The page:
The recommended time for the Research Proposal exam is the third year of study. Prior to the exam, the students must submit a three-page proposal to the Committee which provides a high level description of the nature of research, goals and impact of the proposed research, related work, existing results, references, and coarse plan of attack. The students must also submit to the Committee the most current version of their Course Planning Guide (obtained from the Grad Group Administrative Assistant).

The examination consists of a 45-minute oral presentation where the student must provide evidence to the committee that there is a research problem that needs to be addressed, and that the student is capable of addressing the problem. The Committee must assess the research quality, potential, and ability of the student to perform research. In addition, the Committee reviews and approves the most current version of the students Course Planning Guide. The outcome of the Research Proposal Examination is:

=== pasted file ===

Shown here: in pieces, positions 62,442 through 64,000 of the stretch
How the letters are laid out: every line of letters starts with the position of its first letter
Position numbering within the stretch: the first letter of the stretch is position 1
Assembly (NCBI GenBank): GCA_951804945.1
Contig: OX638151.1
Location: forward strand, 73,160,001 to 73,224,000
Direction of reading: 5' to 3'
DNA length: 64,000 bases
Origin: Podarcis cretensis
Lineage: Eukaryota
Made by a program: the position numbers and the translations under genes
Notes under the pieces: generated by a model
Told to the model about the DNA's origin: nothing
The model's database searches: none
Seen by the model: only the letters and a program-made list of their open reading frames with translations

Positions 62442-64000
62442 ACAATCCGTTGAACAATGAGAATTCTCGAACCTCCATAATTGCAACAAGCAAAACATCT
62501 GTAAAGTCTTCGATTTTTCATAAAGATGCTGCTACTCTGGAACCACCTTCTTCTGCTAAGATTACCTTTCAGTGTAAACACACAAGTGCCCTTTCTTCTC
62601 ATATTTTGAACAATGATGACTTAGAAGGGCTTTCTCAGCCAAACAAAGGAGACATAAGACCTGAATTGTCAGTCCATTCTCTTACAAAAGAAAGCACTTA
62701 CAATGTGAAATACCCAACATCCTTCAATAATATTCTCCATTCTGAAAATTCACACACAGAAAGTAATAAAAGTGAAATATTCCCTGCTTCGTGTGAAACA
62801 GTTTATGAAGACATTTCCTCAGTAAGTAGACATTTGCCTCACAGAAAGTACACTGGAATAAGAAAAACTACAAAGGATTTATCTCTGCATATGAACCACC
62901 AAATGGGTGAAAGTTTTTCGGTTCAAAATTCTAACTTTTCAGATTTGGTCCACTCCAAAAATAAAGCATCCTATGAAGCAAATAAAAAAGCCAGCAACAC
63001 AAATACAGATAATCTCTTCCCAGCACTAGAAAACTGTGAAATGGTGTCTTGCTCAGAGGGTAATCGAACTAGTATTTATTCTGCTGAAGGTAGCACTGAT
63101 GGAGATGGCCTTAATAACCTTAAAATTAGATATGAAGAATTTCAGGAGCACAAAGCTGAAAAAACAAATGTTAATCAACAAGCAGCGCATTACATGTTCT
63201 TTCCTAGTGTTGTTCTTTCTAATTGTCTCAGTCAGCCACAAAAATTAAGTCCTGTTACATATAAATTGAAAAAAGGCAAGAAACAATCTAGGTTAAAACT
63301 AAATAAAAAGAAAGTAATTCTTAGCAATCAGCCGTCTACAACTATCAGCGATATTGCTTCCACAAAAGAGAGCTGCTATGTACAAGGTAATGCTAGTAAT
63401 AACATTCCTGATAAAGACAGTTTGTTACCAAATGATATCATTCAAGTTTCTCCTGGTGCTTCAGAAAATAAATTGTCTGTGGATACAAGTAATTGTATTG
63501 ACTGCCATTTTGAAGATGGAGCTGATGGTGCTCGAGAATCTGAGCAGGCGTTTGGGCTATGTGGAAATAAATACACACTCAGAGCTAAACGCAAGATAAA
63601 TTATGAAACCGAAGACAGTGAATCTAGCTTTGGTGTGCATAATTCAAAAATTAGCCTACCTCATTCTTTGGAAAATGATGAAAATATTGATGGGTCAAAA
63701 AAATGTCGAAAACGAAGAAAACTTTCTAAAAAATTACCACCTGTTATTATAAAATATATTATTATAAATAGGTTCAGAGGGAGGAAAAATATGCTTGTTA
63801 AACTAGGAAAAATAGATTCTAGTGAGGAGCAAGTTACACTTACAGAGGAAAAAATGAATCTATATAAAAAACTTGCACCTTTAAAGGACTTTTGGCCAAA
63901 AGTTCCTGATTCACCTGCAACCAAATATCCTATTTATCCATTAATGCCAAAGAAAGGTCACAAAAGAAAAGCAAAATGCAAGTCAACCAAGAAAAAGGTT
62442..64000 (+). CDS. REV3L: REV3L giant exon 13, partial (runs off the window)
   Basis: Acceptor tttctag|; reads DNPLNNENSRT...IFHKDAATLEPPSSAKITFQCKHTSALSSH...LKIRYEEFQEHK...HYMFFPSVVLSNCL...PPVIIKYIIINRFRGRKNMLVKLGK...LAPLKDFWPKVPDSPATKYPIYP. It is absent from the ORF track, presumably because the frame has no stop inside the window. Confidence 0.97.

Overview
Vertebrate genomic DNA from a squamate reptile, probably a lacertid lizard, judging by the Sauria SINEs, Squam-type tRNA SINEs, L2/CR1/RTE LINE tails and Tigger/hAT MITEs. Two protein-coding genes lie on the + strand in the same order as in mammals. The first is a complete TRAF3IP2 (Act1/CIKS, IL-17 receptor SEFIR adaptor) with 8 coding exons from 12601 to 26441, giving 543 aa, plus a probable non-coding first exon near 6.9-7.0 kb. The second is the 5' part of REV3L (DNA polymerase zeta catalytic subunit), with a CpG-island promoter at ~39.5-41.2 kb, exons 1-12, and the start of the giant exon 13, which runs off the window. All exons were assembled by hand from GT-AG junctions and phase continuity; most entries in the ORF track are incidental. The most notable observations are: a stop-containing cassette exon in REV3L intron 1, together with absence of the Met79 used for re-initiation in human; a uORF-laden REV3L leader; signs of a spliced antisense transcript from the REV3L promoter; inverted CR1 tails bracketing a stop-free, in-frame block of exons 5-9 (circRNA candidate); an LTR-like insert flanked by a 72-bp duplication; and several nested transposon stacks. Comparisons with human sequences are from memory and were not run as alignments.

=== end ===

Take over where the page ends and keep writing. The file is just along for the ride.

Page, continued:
1. Pass: Research Proposal Examination requirement completed.
2. Fail: In rare circumstances, the student may fail the exam and may be asked to retake it.
3. Defer: Based on the students performance and Course Planning Guide, the Committee may make personalized recommendations. If necessary, the Committee may request reexamining the student after the student implements specific suggestions provided by the committee.

Thesis Defense
The thesis defense examination is administered by Thesis Defense Committee that consists of three members in addition to the research advisor of the student. The Committee Chair must be a faculty from the ESE Department.  One member must be outside the ESE Graduate Group. The Committee must be proposed to and approved by the Graduate Chair. The research advisor of the student cannot serve as the Chair of the Committee. Every Ph.D. student must write a dissertation conforming to the rules of Penn's Doctoral Dissertation Manual. The doctoral dissertation will be evaluated and approved (by majority vote) by the Thesis Defense Committee.

All doctoral work for full-time candidates, including the dissertation, must be completed within ten years from the student's matriculation as a graduate student at Penn.

Minimum Grade Point Average: A 3.0 cumulative average must be maintained as a PhD student.